House Bill 8, which passed the Kentucky House last week, is the most fiscally destructive legislation ever considered in the commonwealth. It tries to get something for nothing by phasing out the income tax, which generates 40% of state revenue, without providing a way to pay for it.
The bill digs a hole that will get much deeper over time, making it impossible for Kentucky to meet the constitutional mandates for a balanced budget and adequately funded public schools, among other obligations. It gives a huge tax cut to the wealthy and leaves a magic asterisk as to how we’ll fix the massive damage that results.
House Bill 8 (HB 8) begins with a 20% cut in our income tax rate, from 5% to 4%. That cut alone will cost more than Kentucky spends on all of its universities and community colleges combined, and exceeds what the House set aside from the current surplus for one-time tax refunds. It then includes triggers to cut the tax rate by another 0.5 percentage points each time revenue exceeds arbitrary dollar levels, until the income tax is completely eliminated.
Revenue will naturally meet the bill’s trigger thresholds simply because of inflation. But as the inflation of today shows us, you can have more dollars that buy less stuff. State revenues are double what they were 20 years ago but government isn’t twice as big now — in fact, today we have 6,800 fewer state employees than we did back then, due to budget cuts after the Great Recession.
HB 8 doesn’t even try to replace the revenue lost by abolishing our largest source. It includes new taxes on an obscure list of services including security systems, event planning, taxis and ride-sharing services, and electric and hybrid vehicles. But those taxes raise just 10% of what we lose from the first reduction in the income tax alone, making them more a distraction than a solution.
The net result is a hole in our budget that will likely grow over a decade to what Kentucky spends on the entire Medicaid program, which provides health care to 1.5 million kids, seniors, low-income people and Kentuckians with disabilities. And the hole just gets much bigger from there.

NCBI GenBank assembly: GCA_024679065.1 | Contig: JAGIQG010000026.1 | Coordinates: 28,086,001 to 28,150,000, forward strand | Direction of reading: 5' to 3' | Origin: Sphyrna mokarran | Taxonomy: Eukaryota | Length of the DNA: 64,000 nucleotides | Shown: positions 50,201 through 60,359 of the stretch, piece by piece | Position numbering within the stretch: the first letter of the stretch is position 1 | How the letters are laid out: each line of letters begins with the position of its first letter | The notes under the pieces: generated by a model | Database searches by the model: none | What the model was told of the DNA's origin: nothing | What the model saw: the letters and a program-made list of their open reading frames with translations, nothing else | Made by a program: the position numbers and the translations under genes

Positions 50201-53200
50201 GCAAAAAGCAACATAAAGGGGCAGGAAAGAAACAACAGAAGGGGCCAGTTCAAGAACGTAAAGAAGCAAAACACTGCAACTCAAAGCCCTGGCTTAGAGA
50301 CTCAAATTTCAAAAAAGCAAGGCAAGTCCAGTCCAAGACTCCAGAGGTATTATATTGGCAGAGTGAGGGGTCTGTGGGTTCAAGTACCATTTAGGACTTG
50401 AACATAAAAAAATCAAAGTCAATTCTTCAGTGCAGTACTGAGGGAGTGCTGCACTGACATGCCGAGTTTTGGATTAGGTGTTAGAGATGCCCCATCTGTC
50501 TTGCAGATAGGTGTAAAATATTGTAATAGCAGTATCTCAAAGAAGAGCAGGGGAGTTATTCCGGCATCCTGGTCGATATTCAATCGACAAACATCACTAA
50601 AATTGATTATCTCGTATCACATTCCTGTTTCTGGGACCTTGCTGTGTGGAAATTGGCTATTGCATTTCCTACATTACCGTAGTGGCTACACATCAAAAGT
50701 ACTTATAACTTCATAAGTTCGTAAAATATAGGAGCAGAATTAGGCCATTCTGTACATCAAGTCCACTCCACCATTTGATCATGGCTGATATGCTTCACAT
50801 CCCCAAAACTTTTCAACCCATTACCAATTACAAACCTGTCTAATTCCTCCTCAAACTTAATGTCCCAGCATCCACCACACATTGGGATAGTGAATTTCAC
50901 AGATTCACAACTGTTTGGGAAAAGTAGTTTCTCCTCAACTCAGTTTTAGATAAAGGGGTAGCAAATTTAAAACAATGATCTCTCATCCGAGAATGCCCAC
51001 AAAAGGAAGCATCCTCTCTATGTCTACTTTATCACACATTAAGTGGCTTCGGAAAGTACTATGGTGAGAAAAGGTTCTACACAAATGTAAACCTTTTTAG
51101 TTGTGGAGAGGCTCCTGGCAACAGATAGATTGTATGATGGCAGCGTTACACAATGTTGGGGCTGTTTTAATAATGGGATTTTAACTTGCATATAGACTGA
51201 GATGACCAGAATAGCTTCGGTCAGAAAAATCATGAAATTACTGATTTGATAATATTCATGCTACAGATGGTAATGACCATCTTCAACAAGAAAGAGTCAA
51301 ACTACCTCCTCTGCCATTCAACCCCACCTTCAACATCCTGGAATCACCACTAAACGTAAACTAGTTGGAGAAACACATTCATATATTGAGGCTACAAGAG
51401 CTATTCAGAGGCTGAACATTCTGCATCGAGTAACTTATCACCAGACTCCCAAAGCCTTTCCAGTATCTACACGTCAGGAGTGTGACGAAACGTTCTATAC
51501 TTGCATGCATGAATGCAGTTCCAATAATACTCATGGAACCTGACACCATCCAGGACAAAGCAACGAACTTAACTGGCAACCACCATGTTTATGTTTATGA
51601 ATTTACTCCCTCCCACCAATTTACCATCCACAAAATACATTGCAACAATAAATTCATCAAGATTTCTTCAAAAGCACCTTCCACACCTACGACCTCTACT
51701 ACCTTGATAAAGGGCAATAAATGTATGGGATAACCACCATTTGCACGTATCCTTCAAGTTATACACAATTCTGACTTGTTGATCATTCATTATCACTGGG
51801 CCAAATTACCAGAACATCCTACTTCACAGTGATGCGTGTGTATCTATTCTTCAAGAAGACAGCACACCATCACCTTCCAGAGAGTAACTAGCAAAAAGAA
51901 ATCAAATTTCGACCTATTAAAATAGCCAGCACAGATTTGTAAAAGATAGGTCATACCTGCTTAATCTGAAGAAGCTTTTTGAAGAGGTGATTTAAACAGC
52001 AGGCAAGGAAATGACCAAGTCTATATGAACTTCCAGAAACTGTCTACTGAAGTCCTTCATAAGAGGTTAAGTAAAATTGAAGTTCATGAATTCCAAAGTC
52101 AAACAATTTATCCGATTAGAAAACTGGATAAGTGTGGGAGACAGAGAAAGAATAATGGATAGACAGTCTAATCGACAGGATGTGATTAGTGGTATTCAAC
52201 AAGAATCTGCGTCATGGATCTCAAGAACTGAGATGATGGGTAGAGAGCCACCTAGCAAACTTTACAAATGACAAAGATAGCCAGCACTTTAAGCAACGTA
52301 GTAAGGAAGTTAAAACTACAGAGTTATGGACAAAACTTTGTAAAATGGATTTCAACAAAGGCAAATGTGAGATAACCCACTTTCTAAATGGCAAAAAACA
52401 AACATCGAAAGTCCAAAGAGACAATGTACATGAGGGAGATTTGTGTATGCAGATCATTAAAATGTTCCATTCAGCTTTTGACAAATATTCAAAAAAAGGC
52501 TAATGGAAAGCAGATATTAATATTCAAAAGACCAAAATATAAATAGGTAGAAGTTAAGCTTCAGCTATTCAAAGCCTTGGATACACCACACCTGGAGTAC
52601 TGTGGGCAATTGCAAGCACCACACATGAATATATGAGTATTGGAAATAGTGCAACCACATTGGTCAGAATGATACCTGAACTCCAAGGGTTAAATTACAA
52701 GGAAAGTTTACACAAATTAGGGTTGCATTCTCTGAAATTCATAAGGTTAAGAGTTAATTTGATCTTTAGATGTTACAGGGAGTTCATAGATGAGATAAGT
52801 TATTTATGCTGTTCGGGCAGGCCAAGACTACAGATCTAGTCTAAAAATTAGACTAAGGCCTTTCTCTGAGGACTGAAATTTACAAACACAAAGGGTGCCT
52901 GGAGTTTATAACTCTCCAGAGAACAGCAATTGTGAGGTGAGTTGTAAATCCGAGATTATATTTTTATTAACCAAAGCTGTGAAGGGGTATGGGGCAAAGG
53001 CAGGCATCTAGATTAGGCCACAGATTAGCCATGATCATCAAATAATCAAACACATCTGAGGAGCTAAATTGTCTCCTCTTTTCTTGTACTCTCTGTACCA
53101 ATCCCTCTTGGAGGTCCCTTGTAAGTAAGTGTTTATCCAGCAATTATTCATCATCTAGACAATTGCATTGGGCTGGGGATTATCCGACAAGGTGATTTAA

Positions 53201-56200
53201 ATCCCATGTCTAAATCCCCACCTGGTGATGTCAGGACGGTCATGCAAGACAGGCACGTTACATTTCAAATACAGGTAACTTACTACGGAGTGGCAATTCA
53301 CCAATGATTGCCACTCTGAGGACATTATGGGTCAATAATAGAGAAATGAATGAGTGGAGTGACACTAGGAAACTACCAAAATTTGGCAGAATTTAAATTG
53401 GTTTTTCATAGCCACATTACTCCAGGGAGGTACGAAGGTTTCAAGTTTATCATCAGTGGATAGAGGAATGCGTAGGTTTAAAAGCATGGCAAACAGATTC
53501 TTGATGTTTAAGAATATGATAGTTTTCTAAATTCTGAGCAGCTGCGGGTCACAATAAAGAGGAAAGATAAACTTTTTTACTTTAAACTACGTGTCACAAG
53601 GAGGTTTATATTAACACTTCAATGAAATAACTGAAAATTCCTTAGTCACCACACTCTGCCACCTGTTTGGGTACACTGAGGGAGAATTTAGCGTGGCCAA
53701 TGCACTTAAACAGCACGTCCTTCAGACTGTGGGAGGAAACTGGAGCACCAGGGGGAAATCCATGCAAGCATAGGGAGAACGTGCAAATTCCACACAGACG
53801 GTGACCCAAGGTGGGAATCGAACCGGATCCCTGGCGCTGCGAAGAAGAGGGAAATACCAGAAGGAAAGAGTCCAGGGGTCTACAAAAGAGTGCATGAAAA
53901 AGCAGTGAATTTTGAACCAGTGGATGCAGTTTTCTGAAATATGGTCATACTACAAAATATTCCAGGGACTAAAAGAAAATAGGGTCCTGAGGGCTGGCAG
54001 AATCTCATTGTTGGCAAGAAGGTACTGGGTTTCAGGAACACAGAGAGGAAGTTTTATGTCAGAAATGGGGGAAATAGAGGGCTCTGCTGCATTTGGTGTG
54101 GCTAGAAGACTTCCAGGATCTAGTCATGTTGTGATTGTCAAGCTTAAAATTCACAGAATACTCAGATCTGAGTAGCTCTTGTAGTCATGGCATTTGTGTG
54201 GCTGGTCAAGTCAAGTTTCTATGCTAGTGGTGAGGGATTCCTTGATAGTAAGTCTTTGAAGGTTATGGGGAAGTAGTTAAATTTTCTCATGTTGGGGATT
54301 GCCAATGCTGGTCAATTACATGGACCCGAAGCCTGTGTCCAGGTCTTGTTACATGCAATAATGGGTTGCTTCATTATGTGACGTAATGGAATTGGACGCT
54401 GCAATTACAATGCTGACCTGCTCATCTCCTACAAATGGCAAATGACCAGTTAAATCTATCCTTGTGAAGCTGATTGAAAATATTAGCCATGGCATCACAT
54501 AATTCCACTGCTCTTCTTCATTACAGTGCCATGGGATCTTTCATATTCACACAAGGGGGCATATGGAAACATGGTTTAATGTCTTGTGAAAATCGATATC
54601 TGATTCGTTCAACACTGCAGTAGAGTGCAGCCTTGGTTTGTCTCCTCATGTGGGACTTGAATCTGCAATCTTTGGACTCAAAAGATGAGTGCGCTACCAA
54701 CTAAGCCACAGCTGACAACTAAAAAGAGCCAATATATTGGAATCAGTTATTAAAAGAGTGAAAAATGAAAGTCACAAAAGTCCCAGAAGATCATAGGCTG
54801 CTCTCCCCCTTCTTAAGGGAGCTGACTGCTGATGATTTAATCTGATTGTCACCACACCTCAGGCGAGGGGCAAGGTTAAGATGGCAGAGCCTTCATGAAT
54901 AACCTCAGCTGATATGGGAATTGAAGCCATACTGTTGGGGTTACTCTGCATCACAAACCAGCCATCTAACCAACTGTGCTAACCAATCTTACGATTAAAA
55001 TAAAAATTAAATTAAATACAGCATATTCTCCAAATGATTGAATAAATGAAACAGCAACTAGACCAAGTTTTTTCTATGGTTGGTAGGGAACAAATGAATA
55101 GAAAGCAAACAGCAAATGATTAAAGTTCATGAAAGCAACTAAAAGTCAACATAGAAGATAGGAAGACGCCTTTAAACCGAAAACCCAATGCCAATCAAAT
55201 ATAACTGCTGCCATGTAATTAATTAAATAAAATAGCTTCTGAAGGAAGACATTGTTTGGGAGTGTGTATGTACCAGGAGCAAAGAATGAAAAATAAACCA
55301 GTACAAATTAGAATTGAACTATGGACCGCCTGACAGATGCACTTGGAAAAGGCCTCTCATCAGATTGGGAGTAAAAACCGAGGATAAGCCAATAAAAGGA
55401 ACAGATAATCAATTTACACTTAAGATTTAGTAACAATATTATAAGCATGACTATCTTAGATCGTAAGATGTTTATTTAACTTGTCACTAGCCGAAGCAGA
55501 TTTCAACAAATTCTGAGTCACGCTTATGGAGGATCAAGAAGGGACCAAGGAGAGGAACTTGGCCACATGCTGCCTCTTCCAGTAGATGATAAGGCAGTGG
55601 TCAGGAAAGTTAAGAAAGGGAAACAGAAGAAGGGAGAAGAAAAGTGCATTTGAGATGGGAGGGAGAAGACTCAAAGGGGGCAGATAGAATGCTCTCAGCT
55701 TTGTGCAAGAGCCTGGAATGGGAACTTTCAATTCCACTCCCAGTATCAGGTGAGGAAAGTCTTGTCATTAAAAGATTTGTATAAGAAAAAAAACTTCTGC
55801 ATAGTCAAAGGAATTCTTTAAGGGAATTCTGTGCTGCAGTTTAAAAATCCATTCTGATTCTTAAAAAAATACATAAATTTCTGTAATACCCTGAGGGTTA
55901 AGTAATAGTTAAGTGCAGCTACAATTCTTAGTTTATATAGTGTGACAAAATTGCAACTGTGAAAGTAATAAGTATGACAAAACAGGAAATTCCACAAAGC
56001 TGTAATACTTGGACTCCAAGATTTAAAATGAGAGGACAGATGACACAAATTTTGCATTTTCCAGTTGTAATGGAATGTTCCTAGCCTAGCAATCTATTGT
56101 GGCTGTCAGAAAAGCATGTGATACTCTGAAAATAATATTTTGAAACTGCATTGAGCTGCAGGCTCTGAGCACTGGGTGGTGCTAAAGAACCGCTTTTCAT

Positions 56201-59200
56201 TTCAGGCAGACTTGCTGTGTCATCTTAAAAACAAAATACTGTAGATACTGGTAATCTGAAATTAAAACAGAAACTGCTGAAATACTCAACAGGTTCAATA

When the other shoe drops, we’ll be forced to slash services dramatically, meaning laid-off teachers and social workers, worsening health crises, soaring student loan debt and much more.
There will be pressure to raise the regressive sales tax to fill the gap and apply it to currently exempt purchases like groceries, prescription drugs and utilities. But the way HB 8 is designed, those increases will just trigger additional income tax cuts, failing to raise new revenue while constituting a shift in which low- and middle-income people will pay more in taxes.
Wealthy people will be the only winners. A total of 65% of the tax cuts will go to the richest 20% of people, and 37% will go to the richest 5%, according to the Institute on Taxation and Economic Policy. The top 1% of Kentuckians will get $11,000 in tax cuts starting the first year and $55,000 annually when the income tax is eliminated.
It’s a mistake to think the growth fairy will reward Kentucky for HB 8 with jobs and population. That belief wreaked havoc in Kansas, which had to roll back its income tax cuts after just five years when they created a budget crisis. Arizona, North Carolina, Ohio, Maine and Wisconsin also cut their income taxes at the same time and had to make budget reductions after their economies grew slower than the national average.
Because Kentucky has a temporary budget surplus caused by federal aid, the day of reckoning on HB 8 will not happen this biennium. But the tab from eliminating 40% of our revenue will come due, and it’s huge. We’ll see shuttered schools, hospitals, state parks and child care centers; a sicker population unable to get the help they need; and basic systems we all rely on that are completely unable to function.
HB 8 goes far beyond giving away the surplus, creating a fiscal crisis in the near future that gets larger over time.
Cooler heads must prevail in the Senate. Kentuckians need the General Assembly to be fiscally responsible and meet its constitutional duties. And we need them to protect core investments in education, health care and other needs from being ravaged by tax cuts to the wealthy.